I sometimes think that this blog is turning into a fan site for the British Newspaper Archive, but I couldn’t resist discussing another gem I recently stumbled upon.
I was recently writing up a history of a Madder family which included Amelia, mistress of “Mr Flutter” and “Samuel the Soldier” (see previous posts). Samuel was born in Brisley in Norfolk, the son of Samuel and Mary (née BARRETT).
Samuel and Mary had a large family, none of whom stayed in the parish. Why was this?
The late eighteenth century was the start of the big exodus from the country to the towns. Enclosure of land and the industrial revolution made it more difficult for the agricultural labourer to find work. Norfolk, as a mainly agricultural area, was particularly badly hit.
With the wars against France, a lot of men went into the army or went to London where they thought the prospects of employment were better.
Samuel and Mary’s children were:
Elizabeth (baptised 1771),
Samuel (“the soldier” – 1775),
Robert (baptised in 1845, gave date of birth 1778),
and Richard (1793)
What do you notice about the dates?
Any experienced genealogist would immediately spot that there is a gap between 1778 and 1786. At a time when birth control was virtually non existent, families would normally have children about every 2-3 years. (If you come across a wife having children every year, it usually means that they were rich and could afford a wet-nurse, or that the children were dying. Breast feeding acted as a contraceptive).
At the beginning of the nineteenth century, around the time some of these children would be starting their own families, several Madder families appear in London.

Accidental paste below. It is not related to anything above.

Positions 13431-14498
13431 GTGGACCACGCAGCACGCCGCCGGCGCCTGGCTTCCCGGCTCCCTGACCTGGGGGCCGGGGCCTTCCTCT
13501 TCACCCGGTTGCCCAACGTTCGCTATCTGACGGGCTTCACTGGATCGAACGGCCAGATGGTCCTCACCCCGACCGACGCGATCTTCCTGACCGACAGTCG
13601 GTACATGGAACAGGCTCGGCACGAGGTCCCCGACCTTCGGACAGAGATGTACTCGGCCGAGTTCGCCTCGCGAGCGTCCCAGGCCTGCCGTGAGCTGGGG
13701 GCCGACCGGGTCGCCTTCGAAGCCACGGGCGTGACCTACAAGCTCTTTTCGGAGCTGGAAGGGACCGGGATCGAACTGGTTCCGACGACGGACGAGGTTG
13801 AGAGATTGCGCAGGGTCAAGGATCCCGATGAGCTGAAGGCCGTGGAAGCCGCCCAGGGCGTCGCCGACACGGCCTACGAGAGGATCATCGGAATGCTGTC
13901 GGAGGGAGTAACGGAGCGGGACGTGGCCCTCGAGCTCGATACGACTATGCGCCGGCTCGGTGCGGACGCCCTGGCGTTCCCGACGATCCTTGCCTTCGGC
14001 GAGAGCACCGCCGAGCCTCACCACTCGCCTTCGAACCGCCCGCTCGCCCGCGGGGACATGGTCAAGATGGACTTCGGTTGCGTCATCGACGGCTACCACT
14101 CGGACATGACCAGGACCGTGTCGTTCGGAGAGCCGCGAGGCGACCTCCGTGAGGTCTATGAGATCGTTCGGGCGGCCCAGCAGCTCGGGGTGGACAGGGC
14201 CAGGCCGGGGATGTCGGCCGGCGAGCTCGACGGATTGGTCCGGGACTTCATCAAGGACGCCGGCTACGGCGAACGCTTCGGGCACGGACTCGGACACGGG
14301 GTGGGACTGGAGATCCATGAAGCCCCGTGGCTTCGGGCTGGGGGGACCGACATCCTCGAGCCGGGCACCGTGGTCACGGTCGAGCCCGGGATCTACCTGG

There was Charles, who married Jane Knott in 1826 (The Charles born in Brisley was in the Army from 1805 to 1819, then disappears)
A Mark Madder married Dinah Wildman in 1828 in London.
The other family is headed by a Thomas Madder who married Sarah Prior in 1814. We can tell by his age when he died that he was born around 1782. Was he a child of Samuel and Mary, born in that gap between John and Charles? I was fairly confident, because of the names of his children: Mark, John Thomas, Elizabeth, Samuel, Charles and Thomas Clement. Some of these names might be coincidence, but both Mark and Clement are unusual in any other Madder families.
Then, this week, when I was searching the British Newspaper Archive online, for a completely different Madder, I came across this short notice in the Norfolk Chronicle of 26 Nov 1803:
Once you get past the “s”s that look like “f”, this gives us all the proof we need. Thomas Madder came from Brisley. He is aged 21 in 1803 (ie born in 1782). It tells why he left – he was called up to serve in the Militia. It even gives us a description and the fact that he had been to sea. I am intrigued by the letter on one wrist – was it on his left wrist and to enable him to tell left from right? A vital necessity to a sailor!
We can assume Thomas avoided the constables and settled in London. His occupation at the time of the baptism of his children was variously given as servant, trade and mechanic. He died in 1831 at the age of 49. Later, at least two of his sons were in court for robbery and one was transported to Australia – but that’s another story.
Once again the newspapers had come up with the goods. That subscription to British Newspaper Archive online was worth every penny.